What Will Gold Prices Do Until the End of 2017?

October 25 2017

Now is perhaps the right moment to reflect upon the gold market. The gold price recently dropped below $1,300 per troy ounce and currently stands at a little bit less than $1,280/oz. After a strong beginning of the year, gold prices have suffered from a setback in recent months. To such an extent that the year-to-date return on gold measured in euro´s has turned slightly negative (-1.1%). The euro, after all, strengthened against the dollar. In effect, gold investors have nothing to show for due to the correction in gold prices in the past few months.

Gold Prices Are Under Pressure

On various occasions, I have pointed out the fact that the gold price often depends on returns elsewhere on capital markets. In other words, the return on gold heavily depends on interest rates on credit markets and returns on stock markets. For the moment, stock market returns are historically high: the most important stock market indexes in the US (the NASDAQ, Dow Jones and S&P 500) are currently returning somewhere between ten and twenty percent on a year-to-year basis.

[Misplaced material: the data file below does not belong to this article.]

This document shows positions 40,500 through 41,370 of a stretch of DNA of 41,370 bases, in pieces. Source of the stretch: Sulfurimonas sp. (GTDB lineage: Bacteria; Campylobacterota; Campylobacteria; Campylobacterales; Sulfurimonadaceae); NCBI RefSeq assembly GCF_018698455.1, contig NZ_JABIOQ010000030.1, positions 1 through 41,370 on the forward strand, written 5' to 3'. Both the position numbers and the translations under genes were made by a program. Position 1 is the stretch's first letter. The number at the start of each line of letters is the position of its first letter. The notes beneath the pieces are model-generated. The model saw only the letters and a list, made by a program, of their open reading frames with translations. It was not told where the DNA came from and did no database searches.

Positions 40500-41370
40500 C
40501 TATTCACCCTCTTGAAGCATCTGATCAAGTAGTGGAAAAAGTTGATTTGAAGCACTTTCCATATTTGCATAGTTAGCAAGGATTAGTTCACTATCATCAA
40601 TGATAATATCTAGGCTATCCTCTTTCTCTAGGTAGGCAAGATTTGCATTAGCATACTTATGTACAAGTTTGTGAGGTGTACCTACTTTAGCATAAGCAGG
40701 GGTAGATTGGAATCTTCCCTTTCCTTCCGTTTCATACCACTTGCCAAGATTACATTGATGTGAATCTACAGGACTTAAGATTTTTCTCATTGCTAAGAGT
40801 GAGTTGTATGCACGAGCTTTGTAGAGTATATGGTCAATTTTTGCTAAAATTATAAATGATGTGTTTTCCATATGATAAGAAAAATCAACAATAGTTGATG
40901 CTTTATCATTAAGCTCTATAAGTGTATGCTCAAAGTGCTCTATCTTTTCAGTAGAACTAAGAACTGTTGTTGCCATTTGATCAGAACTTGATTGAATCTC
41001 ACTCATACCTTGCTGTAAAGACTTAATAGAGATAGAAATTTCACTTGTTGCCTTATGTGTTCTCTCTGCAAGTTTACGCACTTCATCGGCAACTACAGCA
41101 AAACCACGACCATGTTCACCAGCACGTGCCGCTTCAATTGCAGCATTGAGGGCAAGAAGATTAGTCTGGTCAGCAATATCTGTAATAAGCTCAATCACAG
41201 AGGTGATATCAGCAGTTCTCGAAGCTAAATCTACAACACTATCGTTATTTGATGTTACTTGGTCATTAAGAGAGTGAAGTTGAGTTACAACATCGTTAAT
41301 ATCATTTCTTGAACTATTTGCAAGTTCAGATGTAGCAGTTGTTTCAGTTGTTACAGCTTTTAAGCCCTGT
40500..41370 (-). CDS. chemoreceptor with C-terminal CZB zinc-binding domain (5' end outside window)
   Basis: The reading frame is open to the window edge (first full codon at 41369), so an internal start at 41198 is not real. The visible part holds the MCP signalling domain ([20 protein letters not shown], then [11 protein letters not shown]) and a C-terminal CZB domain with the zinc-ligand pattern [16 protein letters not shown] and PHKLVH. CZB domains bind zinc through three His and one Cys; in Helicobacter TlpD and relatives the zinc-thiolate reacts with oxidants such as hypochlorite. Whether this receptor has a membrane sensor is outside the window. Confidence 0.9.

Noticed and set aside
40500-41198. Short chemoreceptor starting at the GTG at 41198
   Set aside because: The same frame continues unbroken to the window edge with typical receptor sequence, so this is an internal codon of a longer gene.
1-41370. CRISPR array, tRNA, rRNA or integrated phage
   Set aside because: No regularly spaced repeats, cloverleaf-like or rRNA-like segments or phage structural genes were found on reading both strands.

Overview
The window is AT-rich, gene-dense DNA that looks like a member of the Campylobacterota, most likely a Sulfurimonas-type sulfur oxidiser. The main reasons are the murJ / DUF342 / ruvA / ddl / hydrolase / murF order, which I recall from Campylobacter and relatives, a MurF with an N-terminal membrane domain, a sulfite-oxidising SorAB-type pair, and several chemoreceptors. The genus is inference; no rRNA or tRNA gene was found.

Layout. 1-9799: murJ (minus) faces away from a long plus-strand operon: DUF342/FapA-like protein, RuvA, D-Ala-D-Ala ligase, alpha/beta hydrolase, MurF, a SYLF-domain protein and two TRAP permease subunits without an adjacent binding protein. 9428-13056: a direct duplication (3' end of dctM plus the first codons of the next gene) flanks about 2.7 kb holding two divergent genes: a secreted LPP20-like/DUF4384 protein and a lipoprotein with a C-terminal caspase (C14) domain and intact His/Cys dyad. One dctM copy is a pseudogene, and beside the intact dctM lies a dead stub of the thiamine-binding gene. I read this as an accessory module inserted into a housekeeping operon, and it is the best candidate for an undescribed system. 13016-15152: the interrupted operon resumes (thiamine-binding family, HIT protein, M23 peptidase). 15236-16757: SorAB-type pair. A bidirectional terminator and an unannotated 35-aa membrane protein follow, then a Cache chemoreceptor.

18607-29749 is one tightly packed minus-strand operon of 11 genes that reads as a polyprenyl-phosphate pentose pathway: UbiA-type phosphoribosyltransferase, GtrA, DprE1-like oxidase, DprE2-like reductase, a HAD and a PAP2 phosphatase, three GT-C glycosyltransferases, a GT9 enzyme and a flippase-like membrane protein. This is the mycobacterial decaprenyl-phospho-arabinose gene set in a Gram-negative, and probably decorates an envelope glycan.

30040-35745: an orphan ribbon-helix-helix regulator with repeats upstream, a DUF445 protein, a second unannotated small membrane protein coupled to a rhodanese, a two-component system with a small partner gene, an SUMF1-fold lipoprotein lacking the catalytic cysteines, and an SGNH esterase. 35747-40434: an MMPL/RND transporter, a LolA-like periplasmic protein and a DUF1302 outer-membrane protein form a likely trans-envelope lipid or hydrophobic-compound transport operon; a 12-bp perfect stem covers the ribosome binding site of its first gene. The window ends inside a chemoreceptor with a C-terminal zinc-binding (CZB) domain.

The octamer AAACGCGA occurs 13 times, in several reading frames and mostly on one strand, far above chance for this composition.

At the same time, interest rates are rising on credit markets. Or to be more precise: the Federal Reserve has initiated a series of interest rate hikes. The market currently prices in one more rate hike in December (the odds of a rate hike in December stand at roughly seventy percent, which is something we can derive from the futures market). In short, interest rates are on the rise, at least in the United States. Meanwhile, inflation remains subdued. The latest inflation figures show that inflation is still positive but has nevertheless been slowing down in recent months.

In summary, real returns (corrected for inflation) on credit and capital markets are high. And the higher the returns on capital markets, the lower the return on gold.

The 5-Year US Treasury Rate (Corrected for Inflation) and Gold Prices

Below, for instance, you can observe a chart of daily gold prices in dollars (left axis) and the real 5-year US Treasury interest rate, but then inversed (right axis). We can conclude that the correlation between these two variables is close to perfect.